The revolutionary longing of these frustrated and dispossessed elites finds fulfillment in democracy, which is characterised by freedom and free speech, personal license, the indulgence of criminals, the neglect of education, and the equality of equals and unequals alike. License and leveling go hand in hand, because the acknowledgment of fundamental differences between what is noble and base, good and bad, hinders the unrestricted satisfaction of individual desire. The democratic man turns a deaf ear to the admonishments of older relatives and banishes shame and moderation, calling them foolishness and cowardliness.
The desire for limitless freedom eventually becomes insatiable, especially among the young, who attack customary restraints with sacred fervour. Rulers who resist are accused of being religiously polluted, while obedient citizens are vituperated as willing slaves and nonentities. Anarchy pervades the polity and enters the household. Fearing vilification, fathers capitulate to their sons, while sons have no fear or shame before their parents. Rulers imitate the ruled and the old come down to the level of the young, flattering them “so that they won’t seem to be unpleasant or despotic”. The condemned carry on like free men, foreigners are treated like citizens, and the souls of the people become soft and tender and unable to bear anything that smacks of servitude.
In the end, ancestral customs and written laws lose all authority, and the city is governed by the most ferocious among the idle sons of the oligarchs — the ones who had longed for political change under the regime of their fathers. These rulers seize the wealth of the money-makers, the class that is most invested in civic order, keeping the lion’s share for themselves and distributing the rest to the poor.
In the Republic, we see the present in an ancient mirror. The radicalisation of the children of the elites; the repudiation of ancestral customs, political traditions, parental and educational authority, and the very idea of sacred order; the normalisation of previously illicit pleasures; and the weakening of civil rights are all features of contemporary American life. So are the vehement shaming and scapegoating of political opponents; clemency toward criminals amid a surge of lawlessness; the enrichment of the ruling class, destruction of the middle class, and increased dependency of the poor; the fragility and unwonted aggressiveness of the young; and the fatuousness and cowardliness of the old. Is this not astonishing?
But these ills are now supercharged by technocracy, which is perfectly compatible with democratic passions even if it is incompatible with representative democracy. There is currently no shortage of “scientific” support for the liberation of human beings from the constraints of nature and custom alike.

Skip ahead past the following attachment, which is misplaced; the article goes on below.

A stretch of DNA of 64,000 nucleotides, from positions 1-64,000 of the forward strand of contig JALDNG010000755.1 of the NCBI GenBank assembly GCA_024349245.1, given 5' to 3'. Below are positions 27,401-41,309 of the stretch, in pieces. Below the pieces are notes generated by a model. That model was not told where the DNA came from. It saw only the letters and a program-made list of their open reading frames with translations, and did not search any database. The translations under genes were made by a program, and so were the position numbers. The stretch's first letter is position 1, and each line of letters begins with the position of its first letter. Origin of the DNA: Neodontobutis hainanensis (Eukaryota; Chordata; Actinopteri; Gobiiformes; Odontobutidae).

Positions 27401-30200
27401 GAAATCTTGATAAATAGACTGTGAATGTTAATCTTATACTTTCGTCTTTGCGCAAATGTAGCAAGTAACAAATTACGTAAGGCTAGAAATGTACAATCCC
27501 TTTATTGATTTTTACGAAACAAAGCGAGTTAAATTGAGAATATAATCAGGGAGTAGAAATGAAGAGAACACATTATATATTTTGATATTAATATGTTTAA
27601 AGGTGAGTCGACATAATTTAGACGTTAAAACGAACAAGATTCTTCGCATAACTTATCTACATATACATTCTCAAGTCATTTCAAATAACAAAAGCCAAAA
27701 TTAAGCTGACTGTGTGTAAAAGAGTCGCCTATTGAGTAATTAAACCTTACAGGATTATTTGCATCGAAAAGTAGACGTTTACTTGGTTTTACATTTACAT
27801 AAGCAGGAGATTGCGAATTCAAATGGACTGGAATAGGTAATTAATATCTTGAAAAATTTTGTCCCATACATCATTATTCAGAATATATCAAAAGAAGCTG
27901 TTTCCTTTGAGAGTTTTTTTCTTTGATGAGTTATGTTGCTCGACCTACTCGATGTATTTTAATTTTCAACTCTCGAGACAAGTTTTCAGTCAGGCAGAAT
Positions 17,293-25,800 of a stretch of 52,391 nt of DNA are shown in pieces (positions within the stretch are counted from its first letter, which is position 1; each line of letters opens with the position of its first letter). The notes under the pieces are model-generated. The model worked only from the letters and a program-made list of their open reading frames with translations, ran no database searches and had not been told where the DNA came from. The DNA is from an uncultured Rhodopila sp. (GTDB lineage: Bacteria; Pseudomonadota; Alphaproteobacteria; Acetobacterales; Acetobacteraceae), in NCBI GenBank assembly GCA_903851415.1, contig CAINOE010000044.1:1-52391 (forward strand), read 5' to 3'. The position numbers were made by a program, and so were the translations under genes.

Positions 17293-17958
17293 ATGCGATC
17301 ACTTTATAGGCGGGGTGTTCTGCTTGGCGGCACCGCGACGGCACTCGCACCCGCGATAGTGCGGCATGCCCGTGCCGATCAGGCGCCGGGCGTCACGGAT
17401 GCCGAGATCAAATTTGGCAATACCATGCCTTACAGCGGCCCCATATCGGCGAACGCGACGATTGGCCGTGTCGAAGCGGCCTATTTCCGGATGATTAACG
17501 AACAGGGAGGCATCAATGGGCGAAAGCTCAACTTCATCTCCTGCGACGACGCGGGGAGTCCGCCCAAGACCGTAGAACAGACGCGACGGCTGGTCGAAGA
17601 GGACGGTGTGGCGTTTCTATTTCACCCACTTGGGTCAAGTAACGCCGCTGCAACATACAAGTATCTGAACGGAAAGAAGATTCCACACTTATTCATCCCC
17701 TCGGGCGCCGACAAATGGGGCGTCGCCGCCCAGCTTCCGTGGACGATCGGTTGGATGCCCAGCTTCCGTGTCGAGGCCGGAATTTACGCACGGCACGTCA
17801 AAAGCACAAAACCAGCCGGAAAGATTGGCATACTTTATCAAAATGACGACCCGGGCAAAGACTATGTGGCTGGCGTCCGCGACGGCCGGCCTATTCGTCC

Wesley Yang recently used his Year Zero substack to draw attention to a 2019 USA Today article that cites policies adopted by the American Medical Association in 2018 to substantiate its claim that feminists who resist the inclusion of transgender women within female-only spaces, including restrooms and athletic competitions, “deny transgender people their full humanity and go against what the medical community today has accepted as scientific fact around gender and sex”. The arguments of these “transphobic” feminists get no mention; the exclusionary position is summarily dismissed on the ground that it violates an implicit and newly minted right to “full humanity”— a term that can mean whatever those who claim that right want it to mean.
This example illustrates the invidious political dynamic of our time. Having begun to condemn great masses of Americans as scientifically illiterate bigots, our self-appointed guardians find themselves on a road from which there is no exit. Turning political disagreements into occasions for public shame and vilification has failed to produce the desired alignment of public opinion. It has only emboldened the opposition, whose refusal to be silenced has been met with increasingly heavy-handed controls. Extreme democratic passions have paradoxically fuelled the anti-democratic takeover of the public square.
Read in the twilight of the present, the great books of the past disclose new meanings. The Republic’s Cave Image offers a chilling prophecy of the human terminus, the total triumph of ideological technocracy in the age of advanced technology.
Chained prisoners facing the bottom of a cave watch a play of shadows on the cold wet wall beneath them. The shadows are cast by puppets manipulated in front of a flickering fire by men above and behind them, players in a rigged game of whose existence the prisoners know nothing. Living in social quarantine, they cannot move their heads and have never seen a human face, never directly encountered another existing individual. All they know of themselves and one another is mediated by the shadows of artificial things: dark, flat, uniform, fundamentally negative shapes, abstract forms not of light but of its absence.
These shadows — today limned by an electronic glow — tell only the official story, the thin and impoverished “narrative”, that the puppet masters, competing for money, power, and honour, wish to project.
This whole human tragedy will be complete, the dying embers will sputter and smoke, when not a single person in this dank and gloomy underground — not one prisoner or puppeteer — has any remaining inkling that, on the sunlit uplands above and beyond their poor constructions, there is a warm, vibrant, colourful, three-dimensional, naturally ordered organic world. The one that was once called reality.
https://unherd.com/2022/01/scientific-t ... d-america/
"So much joy I cry, so much pain I laugh."
The ink of the scholar is more sacred than the blood of the martyr.
Remember, you need more than one note to make beautiful music.
Love is the missing link!